We always had "comprehensive" testing, there were entire suites of tests that put illegal inputs into the programs - from simple out-of-bounds checks to alpha in numeric, invalid dates, no input at all, too much input (64KB+ strings into numeric fields, for example. As well as more complex tests, such as SQL Injection.

      Did it cover everything? Probably not, but it covered the main problem areas at least.

      I did do a security test for a high street retailer that wanted to take their shop online in 2002. I came across a SQL Injection vulnerability, so I went through the code and located a few hundred places where that would crop up and documented the problems and how to fix them...

      The client wasn't interested - after all, what could you possibly do with a SQL Injection in a shop database? Pulling out the user list wasn't enough, pulling the credit card details out of the test system also wasn't enough, it wasn't a priority... In the end, I did a DROP DATABASE; from the username field... THAT got their attention!

      Sometime going nuclear is the only option, to get people's attention.

      1. G.Y.

        tables Re: The guiding principle

        cf. Johnny Tables

        1. big_D Silver badge

          Re: tables The guiding principle

          Johnny is my quite, shy little brother! :-D

  2. Evil Auditor Silver badge

    ...before we had implemented much of a change management system...

    There, that's the problem. Although in all fairness, sometimes it's a bit tricky to reproduce a full production load in a test environment and some problems may remain concealed during test...

    1. MisterHappy
      Facepalm

      You mean Change Enablement don't you?

      Yes I think it's ridiculous too but apparently it's not Change Management anymore.

      Icon for the whole "We are not managing but we are enabling" wank.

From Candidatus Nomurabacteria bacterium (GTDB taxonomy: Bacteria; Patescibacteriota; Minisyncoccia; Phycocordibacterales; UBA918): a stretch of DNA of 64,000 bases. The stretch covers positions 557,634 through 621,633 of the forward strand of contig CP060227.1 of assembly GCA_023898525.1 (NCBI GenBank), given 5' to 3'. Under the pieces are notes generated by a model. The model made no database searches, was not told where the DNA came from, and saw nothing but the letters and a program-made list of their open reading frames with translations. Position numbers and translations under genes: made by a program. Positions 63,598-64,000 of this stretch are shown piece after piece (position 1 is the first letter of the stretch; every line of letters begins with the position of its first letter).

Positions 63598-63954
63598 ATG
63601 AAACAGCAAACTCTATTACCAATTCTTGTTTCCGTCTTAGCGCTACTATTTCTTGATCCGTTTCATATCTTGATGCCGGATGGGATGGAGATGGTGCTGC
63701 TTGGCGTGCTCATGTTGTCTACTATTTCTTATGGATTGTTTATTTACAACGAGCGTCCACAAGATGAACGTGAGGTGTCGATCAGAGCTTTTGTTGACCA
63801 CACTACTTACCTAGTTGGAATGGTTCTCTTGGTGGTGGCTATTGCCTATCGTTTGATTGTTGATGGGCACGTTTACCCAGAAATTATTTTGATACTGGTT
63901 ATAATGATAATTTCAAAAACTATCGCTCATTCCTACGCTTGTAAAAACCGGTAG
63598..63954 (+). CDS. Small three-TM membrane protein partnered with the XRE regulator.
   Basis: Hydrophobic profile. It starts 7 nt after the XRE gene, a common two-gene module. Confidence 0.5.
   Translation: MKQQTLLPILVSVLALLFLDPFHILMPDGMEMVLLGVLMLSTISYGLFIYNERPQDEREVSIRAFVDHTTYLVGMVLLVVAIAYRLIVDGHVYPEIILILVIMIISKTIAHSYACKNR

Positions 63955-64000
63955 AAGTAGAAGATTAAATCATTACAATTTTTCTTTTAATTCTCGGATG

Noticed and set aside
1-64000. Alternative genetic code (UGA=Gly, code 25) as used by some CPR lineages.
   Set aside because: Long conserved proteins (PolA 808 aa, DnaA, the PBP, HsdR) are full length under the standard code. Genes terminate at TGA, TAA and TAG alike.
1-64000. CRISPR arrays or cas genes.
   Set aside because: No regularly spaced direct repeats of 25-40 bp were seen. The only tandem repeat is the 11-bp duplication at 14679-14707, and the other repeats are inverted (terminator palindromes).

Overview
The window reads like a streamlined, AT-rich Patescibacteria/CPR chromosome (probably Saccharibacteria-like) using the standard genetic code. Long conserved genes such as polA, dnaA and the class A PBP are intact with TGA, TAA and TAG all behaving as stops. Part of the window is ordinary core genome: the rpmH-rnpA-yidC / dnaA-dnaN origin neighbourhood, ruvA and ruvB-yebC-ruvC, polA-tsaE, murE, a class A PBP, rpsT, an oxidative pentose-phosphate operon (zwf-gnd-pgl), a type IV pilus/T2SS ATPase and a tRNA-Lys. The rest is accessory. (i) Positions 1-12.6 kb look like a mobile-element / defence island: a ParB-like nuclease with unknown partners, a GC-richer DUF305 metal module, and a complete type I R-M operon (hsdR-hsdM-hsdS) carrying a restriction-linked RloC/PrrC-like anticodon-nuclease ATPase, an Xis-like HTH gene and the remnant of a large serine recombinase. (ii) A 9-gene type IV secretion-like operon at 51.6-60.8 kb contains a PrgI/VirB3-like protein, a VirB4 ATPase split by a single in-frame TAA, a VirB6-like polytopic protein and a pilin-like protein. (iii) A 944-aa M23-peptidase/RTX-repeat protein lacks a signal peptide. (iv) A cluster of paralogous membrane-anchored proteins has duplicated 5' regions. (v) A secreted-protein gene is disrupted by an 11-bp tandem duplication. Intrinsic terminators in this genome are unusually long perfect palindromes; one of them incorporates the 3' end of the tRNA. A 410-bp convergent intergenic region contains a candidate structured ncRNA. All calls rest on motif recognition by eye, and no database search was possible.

1. Anonymous Coward
        Anonymous Coward

        Re: You mean Change Enablement don't you?

        Managing? In our place they're not managing, they're barely coping...

    2. Nightops25

      Change control processes for most organizations only come in after there is already a demonstrated need for them to be in place. Like the old saying "safety rules are written in blood." These controls are in place because someone didn't have the foresight to put them in before they were needed.

      1. bregister

        I saw a variation of that phrase in a book about aircraft safety "checklists are written in blood".

    3. phuzz Silver badge

      Part of a 'Change Management System' is managing people. In the article's case,a "phone number to call if something weird happens" should have been available, or even just instructions on how to stop the new process.

      Hope for success, but always have a plan for failure.

  3. ColinPa Silver badge

    Why has this software got zero defects?

    30 years ago I remember hearing about some software had to be installed - mandated by the country's government. It had close to 0 defects and very few fixes, and was held up as a good example of how software can be.